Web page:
Austin Brawner: Justin Marshall is back. We're very excited to have him. And perfect timing, too, because, as you guys go to the mattresses for the upcoming Black Friday, the episode comes out to help you kind of get through that process. So, let's welcome Justin Marshall to the show.
Justin Marshall: Thank you for having me back, guys.
Andrew Foxwell: Oh, absolutely. Now, for those of you who didn't listen to the previous episode with Mr. Justin Marshall, Justin, do you just wanna give a ten-second background on who you are and what you do again?
Justin Marshall: Yeah. I'm a Facebook and Instagram advertising consultant. I run a small agency, Ad Hoc Media, where we manage ads for about a dozen clients. And we have been focusing on helping small businesses quickly scale their revenues into the six-figure per month range at reasonable returns. And, yeah, that's what we do.
Andrew Foxwell: Awesome, awesome. Well, yeah, we wanted to obviously bring you on to talk about, really, technical stuff as it relates to Q4 and the types of things that you're thinking about and doing. And the way that I started to think about this this year, really, I sort of roughly thought about it in different phases, but been doing a lot more with that this year.
Sort of phase one, which is up until Thanksgiving, phase two being from Thanksgiving through that Giving Tuesday kind of, that really hot time, and then phase three into Christmas after that. You know, as you think about Q4, if you were like on a client call, Justin, what are the ways that you sort of talk about these different times of the year as it relates to Q4 and Facebook and Instagram ads?
Justin Marshall: Yeah, well, obviously people are scheduling a good portion of their budget for Q4, so clients have a lot of questions about how to distribute that budget in kind of the way that you're cutting the phases. Kind of between now and Thanksgiving, and then around Black Friday, Cyber Monday, and then leading up to the holidays and then even into January.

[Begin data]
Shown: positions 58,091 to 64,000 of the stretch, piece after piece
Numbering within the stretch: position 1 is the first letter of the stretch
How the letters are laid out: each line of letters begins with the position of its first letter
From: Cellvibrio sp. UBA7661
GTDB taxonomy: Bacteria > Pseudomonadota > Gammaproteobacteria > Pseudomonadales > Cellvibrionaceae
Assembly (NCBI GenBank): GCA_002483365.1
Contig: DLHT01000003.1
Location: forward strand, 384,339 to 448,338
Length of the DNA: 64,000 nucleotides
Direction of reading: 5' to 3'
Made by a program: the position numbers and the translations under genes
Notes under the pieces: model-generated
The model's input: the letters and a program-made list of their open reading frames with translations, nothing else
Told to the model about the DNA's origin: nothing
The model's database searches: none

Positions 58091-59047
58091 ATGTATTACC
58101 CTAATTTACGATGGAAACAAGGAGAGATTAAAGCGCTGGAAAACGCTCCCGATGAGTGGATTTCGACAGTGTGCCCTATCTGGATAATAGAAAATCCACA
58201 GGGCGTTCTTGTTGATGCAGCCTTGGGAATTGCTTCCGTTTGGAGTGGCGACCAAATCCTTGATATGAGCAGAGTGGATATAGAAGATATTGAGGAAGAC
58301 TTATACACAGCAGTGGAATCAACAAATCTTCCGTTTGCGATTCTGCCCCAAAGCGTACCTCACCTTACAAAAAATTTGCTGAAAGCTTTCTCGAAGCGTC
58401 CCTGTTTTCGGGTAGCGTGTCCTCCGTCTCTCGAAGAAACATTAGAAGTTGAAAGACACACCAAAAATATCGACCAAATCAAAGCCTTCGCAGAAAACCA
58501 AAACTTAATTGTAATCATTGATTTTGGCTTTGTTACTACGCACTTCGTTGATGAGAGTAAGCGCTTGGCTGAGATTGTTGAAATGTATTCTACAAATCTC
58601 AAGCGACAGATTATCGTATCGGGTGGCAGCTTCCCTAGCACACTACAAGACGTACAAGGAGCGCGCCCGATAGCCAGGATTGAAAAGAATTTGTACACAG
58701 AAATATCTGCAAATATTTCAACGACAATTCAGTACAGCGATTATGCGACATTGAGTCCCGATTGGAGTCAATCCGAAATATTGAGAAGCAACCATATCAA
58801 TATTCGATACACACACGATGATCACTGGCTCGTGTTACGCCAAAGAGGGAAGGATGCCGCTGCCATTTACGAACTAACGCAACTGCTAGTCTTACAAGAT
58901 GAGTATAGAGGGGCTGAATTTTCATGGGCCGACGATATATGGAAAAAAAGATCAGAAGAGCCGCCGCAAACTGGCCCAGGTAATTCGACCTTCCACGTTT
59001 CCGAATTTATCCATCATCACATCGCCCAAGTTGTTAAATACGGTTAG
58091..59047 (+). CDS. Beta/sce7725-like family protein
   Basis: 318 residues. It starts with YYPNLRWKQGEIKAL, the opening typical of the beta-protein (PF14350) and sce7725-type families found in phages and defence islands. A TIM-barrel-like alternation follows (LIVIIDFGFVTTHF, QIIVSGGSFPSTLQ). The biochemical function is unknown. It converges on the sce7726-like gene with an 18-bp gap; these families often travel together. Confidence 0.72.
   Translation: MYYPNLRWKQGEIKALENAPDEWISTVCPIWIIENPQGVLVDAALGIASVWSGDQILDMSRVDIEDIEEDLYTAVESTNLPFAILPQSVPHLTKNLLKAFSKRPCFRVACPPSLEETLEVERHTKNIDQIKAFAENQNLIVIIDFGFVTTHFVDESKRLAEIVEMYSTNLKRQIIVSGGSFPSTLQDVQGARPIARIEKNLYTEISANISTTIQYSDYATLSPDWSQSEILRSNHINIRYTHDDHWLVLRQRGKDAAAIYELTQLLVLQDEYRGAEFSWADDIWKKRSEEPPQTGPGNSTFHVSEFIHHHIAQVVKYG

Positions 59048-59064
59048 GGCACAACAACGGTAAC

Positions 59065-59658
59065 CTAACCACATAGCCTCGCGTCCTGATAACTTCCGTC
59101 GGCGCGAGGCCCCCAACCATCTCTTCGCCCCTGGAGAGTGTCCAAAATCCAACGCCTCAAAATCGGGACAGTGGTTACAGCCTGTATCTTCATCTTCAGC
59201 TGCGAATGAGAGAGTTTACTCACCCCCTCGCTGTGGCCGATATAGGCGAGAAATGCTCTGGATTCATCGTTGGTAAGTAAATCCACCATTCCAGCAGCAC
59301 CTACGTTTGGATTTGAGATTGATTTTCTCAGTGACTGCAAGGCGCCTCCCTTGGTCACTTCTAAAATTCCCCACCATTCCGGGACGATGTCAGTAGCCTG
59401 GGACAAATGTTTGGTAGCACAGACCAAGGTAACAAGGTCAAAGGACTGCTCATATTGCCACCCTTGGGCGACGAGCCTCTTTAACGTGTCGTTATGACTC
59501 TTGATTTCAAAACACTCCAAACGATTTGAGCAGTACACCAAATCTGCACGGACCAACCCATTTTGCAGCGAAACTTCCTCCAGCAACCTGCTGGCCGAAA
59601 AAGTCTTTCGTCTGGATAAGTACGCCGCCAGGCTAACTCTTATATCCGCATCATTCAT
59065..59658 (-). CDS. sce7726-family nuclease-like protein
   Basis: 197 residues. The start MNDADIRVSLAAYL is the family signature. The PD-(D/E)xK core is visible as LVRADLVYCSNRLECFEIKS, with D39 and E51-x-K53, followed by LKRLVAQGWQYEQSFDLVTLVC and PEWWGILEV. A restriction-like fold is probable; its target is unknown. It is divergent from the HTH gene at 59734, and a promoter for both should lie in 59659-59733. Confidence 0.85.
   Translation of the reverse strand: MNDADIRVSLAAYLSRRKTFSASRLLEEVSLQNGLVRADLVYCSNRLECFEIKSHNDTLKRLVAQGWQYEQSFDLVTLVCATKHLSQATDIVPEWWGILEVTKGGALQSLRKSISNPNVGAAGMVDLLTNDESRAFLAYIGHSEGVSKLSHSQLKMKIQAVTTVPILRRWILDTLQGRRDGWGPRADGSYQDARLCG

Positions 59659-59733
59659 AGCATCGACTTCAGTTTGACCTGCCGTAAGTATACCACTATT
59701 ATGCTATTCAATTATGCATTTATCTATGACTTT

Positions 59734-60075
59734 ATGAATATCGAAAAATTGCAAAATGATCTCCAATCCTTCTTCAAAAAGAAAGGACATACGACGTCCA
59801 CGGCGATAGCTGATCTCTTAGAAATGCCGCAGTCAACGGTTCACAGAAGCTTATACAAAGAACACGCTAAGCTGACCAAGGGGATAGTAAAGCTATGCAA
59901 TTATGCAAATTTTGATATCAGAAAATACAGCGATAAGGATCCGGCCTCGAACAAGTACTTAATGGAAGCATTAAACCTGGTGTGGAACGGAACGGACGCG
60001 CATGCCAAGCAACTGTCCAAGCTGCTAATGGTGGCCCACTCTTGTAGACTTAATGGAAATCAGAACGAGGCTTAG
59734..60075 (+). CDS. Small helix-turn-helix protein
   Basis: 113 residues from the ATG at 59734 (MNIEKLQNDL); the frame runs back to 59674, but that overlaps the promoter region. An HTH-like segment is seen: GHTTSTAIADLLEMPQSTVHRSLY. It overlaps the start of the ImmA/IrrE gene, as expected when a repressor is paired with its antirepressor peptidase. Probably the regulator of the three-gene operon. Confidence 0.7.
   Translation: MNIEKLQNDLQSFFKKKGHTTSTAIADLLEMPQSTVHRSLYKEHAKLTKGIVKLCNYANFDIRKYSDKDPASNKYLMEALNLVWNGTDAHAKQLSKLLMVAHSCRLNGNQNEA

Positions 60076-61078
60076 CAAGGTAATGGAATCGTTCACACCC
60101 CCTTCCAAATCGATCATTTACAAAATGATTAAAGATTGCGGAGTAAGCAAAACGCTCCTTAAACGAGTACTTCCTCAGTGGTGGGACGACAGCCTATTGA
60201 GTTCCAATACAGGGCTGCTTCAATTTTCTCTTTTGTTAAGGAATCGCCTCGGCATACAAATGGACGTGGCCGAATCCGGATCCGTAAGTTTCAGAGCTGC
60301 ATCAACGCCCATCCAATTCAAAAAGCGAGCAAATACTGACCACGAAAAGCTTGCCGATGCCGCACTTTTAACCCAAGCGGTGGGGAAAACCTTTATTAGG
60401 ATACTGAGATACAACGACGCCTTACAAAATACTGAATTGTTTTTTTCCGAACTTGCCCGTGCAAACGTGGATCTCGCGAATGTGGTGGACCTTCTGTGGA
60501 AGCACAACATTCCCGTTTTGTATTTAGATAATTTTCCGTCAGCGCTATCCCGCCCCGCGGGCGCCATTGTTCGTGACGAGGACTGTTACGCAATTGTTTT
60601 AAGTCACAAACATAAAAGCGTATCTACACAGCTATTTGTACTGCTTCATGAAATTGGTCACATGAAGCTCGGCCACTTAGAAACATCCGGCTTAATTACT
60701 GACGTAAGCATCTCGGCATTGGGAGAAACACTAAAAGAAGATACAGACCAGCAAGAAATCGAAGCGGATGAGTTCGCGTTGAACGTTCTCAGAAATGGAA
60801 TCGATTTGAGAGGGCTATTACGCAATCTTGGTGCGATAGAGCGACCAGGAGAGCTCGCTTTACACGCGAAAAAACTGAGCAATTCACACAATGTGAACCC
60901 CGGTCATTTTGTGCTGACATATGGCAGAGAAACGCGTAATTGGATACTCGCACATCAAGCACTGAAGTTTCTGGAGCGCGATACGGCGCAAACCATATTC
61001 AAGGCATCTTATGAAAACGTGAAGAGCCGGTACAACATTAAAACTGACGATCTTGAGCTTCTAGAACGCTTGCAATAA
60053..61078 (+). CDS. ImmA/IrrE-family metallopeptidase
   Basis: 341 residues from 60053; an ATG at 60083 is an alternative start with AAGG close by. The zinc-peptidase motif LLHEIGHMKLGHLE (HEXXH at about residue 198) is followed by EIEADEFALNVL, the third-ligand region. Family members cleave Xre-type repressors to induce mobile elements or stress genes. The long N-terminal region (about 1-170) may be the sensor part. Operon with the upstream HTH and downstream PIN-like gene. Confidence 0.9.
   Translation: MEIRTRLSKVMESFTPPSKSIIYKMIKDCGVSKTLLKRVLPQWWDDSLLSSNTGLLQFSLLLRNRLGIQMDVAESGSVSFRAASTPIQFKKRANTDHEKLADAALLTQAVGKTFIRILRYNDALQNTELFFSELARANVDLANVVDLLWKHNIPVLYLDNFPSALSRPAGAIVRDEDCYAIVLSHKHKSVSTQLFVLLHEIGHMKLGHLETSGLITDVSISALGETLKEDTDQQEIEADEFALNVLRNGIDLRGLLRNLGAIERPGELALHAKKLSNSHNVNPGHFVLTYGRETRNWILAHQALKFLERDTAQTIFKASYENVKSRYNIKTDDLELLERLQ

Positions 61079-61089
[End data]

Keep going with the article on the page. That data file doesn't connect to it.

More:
So one thing that we've been dealing with is a little bit of a dip in return on our prospecting stuff lately, which is to be expected. So, for us, a lot of it is managing client expectations, letting them know that we're gonna be transitioning from more of a prospecting model to more of a retargeting model throughout Q4 so that they're not totally shocked when the return on ads spent maybe for brand awareness or bringing in brand new people is a little bit lower.
So we try to manage that expectation and then just give them a plan for how we're gonna move forward for Q4 and, especially for Black Friday, Cyber Monday, just making sure that we have our promotions and our content all lined up way before we go and, you know, not just shooting from the hip but really working off a well-planned-out timeline for the next, you know, two to three months.
Andrew Foxwell: Yeah, I mean, as it relates to just talking about prospecting, I think, aligning expectations is a really big one. You know, we've been telling people the same thing I think, of this is a time in the initial phase, before Black Friday, to try to bring in potentially new people that you can then use for remarketing.
Do you do a lot of prospecting now? I mean, even if it's at a break-even standpoint, are you utilizing multiple objectives to be able to do that? Is it mostly conversion or are you using page post engagement at all to be able to use engagement-custom audiences later on?
I'm just curious of your approach in kind of that phase one, from a prospecting standpoint, into phase three, like, after Black Friday, like, are you gonna use look-alikes at all, or interests? And what's been the difference in performance on those things?
Justin Marshall: So, yeah, we are continuing to do prospecting right now. I like to do it all the time. However, I also am not the type of person that likes to say, "Let's just do prospecting, even if we're not getting a return, just to keep doing it." I always like to do better than breaking even on prospecting, just because the difficulty with tracking and multi-touch attribution. I have even clients that will say, you know, "Let's spend a little bit more on prospecting, even if the return gets lower, 'cause we're getting adds to cart and they're gonna purchase down the funnel." I mean, that can happen, for sure, but sometimes it's a little bit hard to determine if the people that are being pulled into your funnel by prospecting are gonna purchase later.